5.    The original Reclamation Plan describes several locations on the mine site that are “too steep to reclaim” and implies that those areas will not be mined – yet the Segerstrom operation has already destroyed one of those steep hillsides and now proposes to expand mining in these “too steep to reclaim” steep-soils areas.  Here is yet another reason why this application ought to be subjected to the rigor of the current application and review process.  Where is the analysis of the impact on the scenic beauty of the region, not to mention the environmental impact and habitat loss that will result?
6.    There are substantial property-line discrepancies between the original Reclamation Plan description of the mine, and the current proposal.  See the attached diagrams for several examples of where A) there are sizeable differences between the boundaries of the property and B) mining is proposed in what are likely to be disputed lands.  There is no indication that a qualified surveyor reviewed the diagrams or maps associated with any of the Segerstrom CUP applications.  Shouldn’t the County require that before granting this application?
7.    The current CUP does not specify a setback for mine boundaries.   While the original reclamation plan describes what appears to be either a 50 or 100-foot setback, the CUP is mute.  The proposed mine diagram encroaches on that original setback in key locations.  In some cases, the encroachments put the mine boundary very close to the Buffalo River (and Highway 37).  In other cases, the reduced setbacks increase the risk of encroaching on neighboring lands.

This is primarily an appeal for due diligence and proper process.  Please deny this application and let that happen.

Starting point: Slide06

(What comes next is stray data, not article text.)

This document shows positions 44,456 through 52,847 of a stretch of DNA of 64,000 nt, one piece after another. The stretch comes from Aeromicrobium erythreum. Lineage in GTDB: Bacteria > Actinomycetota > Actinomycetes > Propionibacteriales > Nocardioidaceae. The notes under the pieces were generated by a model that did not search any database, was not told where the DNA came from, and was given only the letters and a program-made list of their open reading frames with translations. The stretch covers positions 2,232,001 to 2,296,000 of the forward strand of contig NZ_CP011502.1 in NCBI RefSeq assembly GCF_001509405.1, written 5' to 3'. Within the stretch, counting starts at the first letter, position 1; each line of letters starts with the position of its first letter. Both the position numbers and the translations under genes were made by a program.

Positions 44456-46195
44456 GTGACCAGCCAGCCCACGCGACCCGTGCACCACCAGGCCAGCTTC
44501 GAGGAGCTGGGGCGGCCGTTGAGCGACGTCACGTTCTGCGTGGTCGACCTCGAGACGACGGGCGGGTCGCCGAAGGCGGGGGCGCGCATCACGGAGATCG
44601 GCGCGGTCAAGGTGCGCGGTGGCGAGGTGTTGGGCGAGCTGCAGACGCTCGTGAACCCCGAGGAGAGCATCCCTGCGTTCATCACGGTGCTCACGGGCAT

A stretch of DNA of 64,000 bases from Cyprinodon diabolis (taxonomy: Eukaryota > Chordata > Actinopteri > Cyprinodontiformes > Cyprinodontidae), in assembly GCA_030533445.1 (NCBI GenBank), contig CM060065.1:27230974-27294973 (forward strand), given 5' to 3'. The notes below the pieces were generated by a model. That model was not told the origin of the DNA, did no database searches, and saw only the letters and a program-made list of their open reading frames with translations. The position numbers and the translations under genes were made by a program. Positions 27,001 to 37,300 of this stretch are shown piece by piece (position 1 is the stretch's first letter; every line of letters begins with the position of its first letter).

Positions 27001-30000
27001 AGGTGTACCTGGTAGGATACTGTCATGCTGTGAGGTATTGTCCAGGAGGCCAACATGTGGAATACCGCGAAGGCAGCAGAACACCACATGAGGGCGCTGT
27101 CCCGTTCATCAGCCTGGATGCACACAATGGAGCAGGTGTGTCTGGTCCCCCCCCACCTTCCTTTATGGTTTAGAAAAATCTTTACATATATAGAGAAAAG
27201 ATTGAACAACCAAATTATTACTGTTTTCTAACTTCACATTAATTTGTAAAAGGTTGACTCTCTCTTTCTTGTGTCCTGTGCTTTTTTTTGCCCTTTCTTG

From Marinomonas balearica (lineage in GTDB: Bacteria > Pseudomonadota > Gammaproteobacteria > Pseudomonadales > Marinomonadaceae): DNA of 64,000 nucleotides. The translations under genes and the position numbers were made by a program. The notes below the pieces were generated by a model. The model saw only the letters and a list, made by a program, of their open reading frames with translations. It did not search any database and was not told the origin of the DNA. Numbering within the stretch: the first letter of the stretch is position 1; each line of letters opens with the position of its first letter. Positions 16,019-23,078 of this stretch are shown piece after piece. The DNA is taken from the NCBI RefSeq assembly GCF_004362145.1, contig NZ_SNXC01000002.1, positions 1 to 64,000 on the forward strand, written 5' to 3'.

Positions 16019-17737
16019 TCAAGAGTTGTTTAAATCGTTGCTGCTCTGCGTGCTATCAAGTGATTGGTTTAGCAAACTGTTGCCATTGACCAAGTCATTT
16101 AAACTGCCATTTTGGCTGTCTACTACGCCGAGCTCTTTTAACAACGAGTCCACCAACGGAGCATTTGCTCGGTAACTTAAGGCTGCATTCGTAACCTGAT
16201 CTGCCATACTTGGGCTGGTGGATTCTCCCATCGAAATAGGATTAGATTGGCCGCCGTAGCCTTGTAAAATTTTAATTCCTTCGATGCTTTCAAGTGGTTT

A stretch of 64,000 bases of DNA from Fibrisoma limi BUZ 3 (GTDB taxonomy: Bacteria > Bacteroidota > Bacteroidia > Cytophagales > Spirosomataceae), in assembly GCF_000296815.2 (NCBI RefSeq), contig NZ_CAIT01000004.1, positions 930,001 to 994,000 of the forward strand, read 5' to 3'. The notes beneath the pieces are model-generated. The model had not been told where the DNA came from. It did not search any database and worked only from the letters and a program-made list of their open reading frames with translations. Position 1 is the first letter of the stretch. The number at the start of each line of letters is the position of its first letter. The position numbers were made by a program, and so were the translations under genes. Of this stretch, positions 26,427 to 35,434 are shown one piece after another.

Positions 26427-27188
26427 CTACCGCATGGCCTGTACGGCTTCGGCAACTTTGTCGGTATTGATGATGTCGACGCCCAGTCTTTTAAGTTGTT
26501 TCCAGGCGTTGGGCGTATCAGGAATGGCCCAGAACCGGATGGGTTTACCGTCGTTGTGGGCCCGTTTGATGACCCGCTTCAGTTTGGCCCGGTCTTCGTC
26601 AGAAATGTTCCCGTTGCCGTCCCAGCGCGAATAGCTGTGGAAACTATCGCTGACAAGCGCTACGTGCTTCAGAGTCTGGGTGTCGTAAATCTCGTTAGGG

This is the mine layout contained in the Reclaimation Plan.  I’ve overlaid colored boundaries in order to create layers that compare the original Rec. Plan with the new proposal.

New proposal:


This is an overlay based on the proposal that is before the BOA.  Again, just colored boundaries overlaid on top of a map provided by Segerstrom.

Overlay 1


This map puts the two maps I drew on top of each other.  It emphasizes the boundary issues that are raised by discrepancies between the original Rec. Plan and the new proposal.

Note that the property boundaries in the two proposals align well along Highway 37 and the southwestern boundaries.  These are easy to determine from satellite imagery.  However, discrepancies appear in the wooded areas to the north and west.

Overlay 2


This map also overlays the two maps.  This version emphasizes the environmental issues that are raised by differences between the original Rec. Plan and the new proposal.

Traffic Map 1


This map highlights the fact that there are no CUP conditions on this mine with regard to processing sand from sources other than the mine itself.

Given that the mine is getting much smaller, one has to wonder whether the real reason for this “minor change” is to develop a regional processing plant to service and enable other mines.

Traffic Map 2


This map describes the problem with the lack of CUP conditions describing outbound haul routes and destinations.

There are no conditions on how many loads/day of processed sand, or the destination of those loads.  There are indications in meeting-notes that 100 loads/day is the target, but there are no CUP conditions to enforce this limit.